Yanagi Muneyoshi (柳宗悦)

Muneyoshi YANAGI (March 21, 1889 - May 3, 1961) was a thinker, religious philosopher, and art scholar who triggered the Mingei (National Art) Movement.

Biography and Personal Profile
He was born in Tokyo Prefecture (current Tokyo Metropolitan). He was the third son of Narayoshi YANAGI, who had the title of Marine Major General. He studied at Gakushuin School and graduated from Tokyo University. His major was the Philosophy of Religion.

He was the nephew of Jigoro KANO and started to live in Abiko, Chiba Prefecture (current Abiko City) after being invited by Kano. He then invited Naoya SHIGA and found the opportunity to gather men of literature in Abiko.

He participated in a group of Doujin Magazine (a self-publishing magazine created by a group of similar interest), Shirakaba school, while studying at Gakushuin School. He declared the 'beauty of usage' by focusing on folk art that was used for living, and triggered the Mingei Movement. He established Nihon Mingeikan (the Japan Folk Crafts Museum) in Komaba, Meguro Ward, Tokyo City, Tokyo Prefecture (current Meguro Ward, Tokyo Prefecture) in 1936.

He passed away on May 3, 1961 due to a stroke.


He married Kaneko YANAGI in 1914. Kaneko YANAGI was a female singer (alto singer), who represented modern day Japan.

His sons were Sori YANAGI (eldest son), who was an industrial designer, Munemoto YANAGI (second son), and Munetami YANAGI (third son), who was a horticulturist. His nephews were Yoshitaka YANAGI, who was from a dyeing and weaving family, and Juji ISHIMARU who was an art historian.

Connection with Korea
He criticized the suppression movement of the Japanese government against the March First Movement that occurred on the Korean Peninsula on March 1, 1919 as 'the ones who are more pitiful than them, who are revolting, are us, who are suppressing them.'
While most people that valued Japanese Culture did not show an interest in Korean culture, he focused on Korean Art (especially potteries) and made a collection of Korean porcelains and antique arts not viewed by too many at that time. He established the National Folk Museum of Korea in Keijo Prefecture (Present day Seoul Special City) in 1924. He had a great understanding of Korean culture and when Gwanghwamun of the former imperial palace of the Yi Dynasty Korea period was about to be destroyed due to the widening of the road, he wrote a criticism 'do not lose it for the unified Korean establishment' in a magazine, "Kaizo" (Reconstruction). This brought great response and Gwanghwamun was relocated and preserved.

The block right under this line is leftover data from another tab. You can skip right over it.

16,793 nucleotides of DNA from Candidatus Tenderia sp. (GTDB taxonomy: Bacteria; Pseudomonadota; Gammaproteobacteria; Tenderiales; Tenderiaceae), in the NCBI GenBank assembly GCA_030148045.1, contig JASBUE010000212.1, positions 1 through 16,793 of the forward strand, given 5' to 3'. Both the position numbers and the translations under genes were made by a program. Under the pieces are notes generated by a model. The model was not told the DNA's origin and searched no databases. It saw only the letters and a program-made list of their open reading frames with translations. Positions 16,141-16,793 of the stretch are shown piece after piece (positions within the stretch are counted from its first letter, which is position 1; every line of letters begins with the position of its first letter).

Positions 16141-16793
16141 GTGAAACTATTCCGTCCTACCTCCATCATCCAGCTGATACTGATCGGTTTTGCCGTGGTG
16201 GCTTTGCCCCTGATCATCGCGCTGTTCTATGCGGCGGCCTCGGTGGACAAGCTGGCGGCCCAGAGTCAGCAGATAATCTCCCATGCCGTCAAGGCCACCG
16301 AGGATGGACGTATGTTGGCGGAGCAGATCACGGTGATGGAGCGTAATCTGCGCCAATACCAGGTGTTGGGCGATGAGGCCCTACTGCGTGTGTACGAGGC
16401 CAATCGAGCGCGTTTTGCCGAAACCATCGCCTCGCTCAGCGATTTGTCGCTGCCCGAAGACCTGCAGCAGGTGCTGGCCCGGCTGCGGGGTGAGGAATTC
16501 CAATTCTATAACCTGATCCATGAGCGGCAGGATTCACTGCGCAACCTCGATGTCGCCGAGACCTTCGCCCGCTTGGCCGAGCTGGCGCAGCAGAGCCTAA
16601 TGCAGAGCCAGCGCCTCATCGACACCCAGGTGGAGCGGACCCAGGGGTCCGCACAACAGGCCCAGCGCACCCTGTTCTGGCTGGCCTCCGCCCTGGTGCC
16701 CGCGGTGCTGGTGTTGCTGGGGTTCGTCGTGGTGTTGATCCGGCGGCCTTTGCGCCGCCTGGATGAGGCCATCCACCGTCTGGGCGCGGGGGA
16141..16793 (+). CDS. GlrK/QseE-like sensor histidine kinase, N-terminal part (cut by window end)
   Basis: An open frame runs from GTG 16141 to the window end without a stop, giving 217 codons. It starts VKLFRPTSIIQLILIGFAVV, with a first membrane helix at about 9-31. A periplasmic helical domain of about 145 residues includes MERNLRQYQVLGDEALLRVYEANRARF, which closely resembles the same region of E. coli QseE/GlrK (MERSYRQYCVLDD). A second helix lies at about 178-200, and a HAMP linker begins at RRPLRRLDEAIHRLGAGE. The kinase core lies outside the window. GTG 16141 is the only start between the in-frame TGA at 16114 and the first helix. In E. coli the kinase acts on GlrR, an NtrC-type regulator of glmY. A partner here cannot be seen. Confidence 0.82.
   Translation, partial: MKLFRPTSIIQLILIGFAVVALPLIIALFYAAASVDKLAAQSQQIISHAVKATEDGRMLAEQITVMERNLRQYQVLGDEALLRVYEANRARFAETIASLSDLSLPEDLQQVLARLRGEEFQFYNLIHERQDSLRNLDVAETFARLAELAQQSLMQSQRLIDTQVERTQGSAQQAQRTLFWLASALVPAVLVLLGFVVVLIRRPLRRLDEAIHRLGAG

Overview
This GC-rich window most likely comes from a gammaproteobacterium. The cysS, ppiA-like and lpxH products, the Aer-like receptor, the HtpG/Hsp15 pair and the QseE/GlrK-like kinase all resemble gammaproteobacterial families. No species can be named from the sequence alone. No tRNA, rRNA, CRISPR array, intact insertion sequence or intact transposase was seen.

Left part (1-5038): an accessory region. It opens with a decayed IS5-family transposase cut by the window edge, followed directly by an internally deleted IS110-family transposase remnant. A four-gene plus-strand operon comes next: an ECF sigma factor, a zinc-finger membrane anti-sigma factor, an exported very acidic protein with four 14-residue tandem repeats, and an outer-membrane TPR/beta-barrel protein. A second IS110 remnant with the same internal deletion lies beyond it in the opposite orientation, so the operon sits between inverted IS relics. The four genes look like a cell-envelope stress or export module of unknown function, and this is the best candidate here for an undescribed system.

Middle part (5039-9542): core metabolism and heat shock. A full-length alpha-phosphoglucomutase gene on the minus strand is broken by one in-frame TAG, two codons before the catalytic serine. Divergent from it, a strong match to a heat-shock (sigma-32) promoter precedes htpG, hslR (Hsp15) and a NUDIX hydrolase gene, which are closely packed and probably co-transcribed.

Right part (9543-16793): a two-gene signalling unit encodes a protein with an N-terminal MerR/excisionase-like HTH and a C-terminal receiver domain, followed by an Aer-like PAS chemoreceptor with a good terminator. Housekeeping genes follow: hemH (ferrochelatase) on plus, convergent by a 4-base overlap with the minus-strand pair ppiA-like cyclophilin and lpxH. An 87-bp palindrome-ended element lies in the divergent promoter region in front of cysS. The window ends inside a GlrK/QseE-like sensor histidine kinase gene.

He was known to have a friendly relation with Bernard LEACH. He translated "Bernard LEACH, Picture Diary in Japan." It was republished by the Academic paperback library, Kodansha Ltd. in 2002. "Yakimono no hon" (A book of ceramics) (Commentary by Hiroshi MIZUO, Kyodo News, 1985) interpreted by Bernard LEACH, Kanjiro KAWAI, Shoji HAMADA, and edited by Muneyoshi YANAGI was published for Fiftieth Anniversary of the establishment of The Japan Folk Crafts Museum.

He studied Mokujiki Gyodo and myokonin (pious followers of the Jodo Shinshu sect), who travelled around Japan and built Buddhist statues and left unique 'Mishobutsu' (Smiling Buddha). Especially the Mokujiki study was famous for taking the opportunity of the discovery of Mokujikibutsu of Muneyoshi YANAGI. "Mokujiki shonin" (wood eating holy Buddhist monk) was collected within "Selected works, Volume Nine" printed by Shunjusha Publishing Company.

Daisetsu SUZUKI, who was a researcher of Buddhism (Zen), was an English teacher for Yanagi during his high school days. He left the words, 'I think of Yanagi,' posthumously.

All 25 volumes were published by Chikuma Shobo Publishers, and took from 1980 to 1992 to complete. Up to the 20th volume were published monthly, but the 21st volume published in 1989 was a collection of letters divided into three sections, and the 22nd volume published in 1992 was divided into two sections, and each was sold for the price of approximately 15,000 yen. He must have devoted more than a decade to compose letters, collecting unpublished manuscripts, and editing documents and chronological history. As a result, the complete volume of the old documents became expensive.

An in-house monthly magazine, Mingei Movement, was published between April 1939 to July 1946 except for publications suspended due to the worsening condition of war. It resumed publishing in the Japan Folk Handicraft Association in 1955. "Reprint of Monthly Mingei" was published by Fuji shuppan Publishers in 2008.

Up to Volume 114 of the in-house magazine "Kogei" (Crafts) of Japanese style books were published from 1931 to 1943, and were suspended temporarily before publishing up to Volume 120 from 1946 to 1951. The last issue was 'Otsu-e' (Otsu paintings, named after the town of Otsu in Shiga Prefecture).

[Original Japanese]